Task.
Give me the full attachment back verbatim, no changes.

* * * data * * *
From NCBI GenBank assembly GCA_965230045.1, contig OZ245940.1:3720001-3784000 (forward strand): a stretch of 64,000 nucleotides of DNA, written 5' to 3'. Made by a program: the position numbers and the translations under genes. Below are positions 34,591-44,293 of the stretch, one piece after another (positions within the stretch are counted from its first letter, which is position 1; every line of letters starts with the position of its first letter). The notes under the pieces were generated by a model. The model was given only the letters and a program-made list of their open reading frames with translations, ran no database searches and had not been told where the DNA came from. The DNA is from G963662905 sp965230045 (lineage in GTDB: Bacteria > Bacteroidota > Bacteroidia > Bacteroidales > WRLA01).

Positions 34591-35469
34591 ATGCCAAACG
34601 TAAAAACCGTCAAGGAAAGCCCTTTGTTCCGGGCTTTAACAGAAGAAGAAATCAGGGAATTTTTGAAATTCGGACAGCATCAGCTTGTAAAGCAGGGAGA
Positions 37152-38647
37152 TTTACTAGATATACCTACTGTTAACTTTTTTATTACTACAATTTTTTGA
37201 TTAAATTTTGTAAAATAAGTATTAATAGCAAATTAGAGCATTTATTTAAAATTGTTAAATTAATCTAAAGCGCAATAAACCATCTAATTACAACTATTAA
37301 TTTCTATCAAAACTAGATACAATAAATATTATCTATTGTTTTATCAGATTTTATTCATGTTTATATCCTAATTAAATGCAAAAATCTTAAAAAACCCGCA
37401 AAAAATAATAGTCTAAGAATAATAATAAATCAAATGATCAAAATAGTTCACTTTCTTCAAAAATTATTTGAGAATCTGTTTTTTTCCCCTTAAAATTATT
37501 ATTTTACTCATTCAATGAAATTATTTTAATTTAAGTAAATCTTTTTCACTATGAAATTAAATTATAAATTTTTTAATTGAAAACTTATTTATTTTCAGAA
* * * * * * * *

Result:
From NCBI GenBank assembly GCA_965230045.1, contig OZ245940.1:3720001-3784000 (forward strand): a stretch of 64,000 nucleotides of DNA, written 5' to 3'. Made by a program: the position numbers and the translations under genes. Below are positions 34,591-44,293 of the stretch, one piece after another (positions within the stretch are counted from its first letter, which is position 1; every line of letters starts with the position of its first letter). The notes under the pieces were generated by a model. The model was given only the letters and a program-made list of their open reading frames with translations, ran no database searches and had not been told where the DNA came from. The DNA is from G963662905 sp965230045 (lineage in GTDB: Bacteria > Bacteroidota > Bacteroidia > Bacteroidales > WRLA01).

Positions 34591-35469
34591 ATGCCAAACG
34601 TAAAAACCGTCAAGGAAAGCCCTTTGTTCCGGGCTTTAACAGAAGAAGAAATCAGGGAATTTTTGAAATTCGGACAGCATCAGCTTGTAAAGCAGGGAGA
Positions 37152-38647
37152 TTTACTAGATATACCTACTGTTAACTTTTTTATTACTACAATTTTTTGA
37201 TTAAATTTTGTAAAATAAGTATTAATAGCAAATTAGAGCATTTATTTAAAATTGTTAAATTAATCTAAAGCGCAATAAACCATCTAATTACAACTATTAA
37301 TTTCTATCAAAACTAGATACAATAAATATTATCTATTGTTTTATCAGATTTTATTCATGTTTATATCCTAATTAAATGCAAAAATCTTAAAAAACCCGCA
37401 AAAAATAATAGTCTAAGAATAATAATAAATCAAATGATCAAAATAGTTCACTTTCTTCAAAAATTATTTGAGAATCTGTTTTTTTCCCCTTAAAATTATT
37501 ATTTTACTCATTCAATGAAATTATTTTAATTTAAGTAAATCTTTTTCACTATGAAATTAAATTATAAATTTTTTAATTGAAAACTTATTTATTTTCAGAA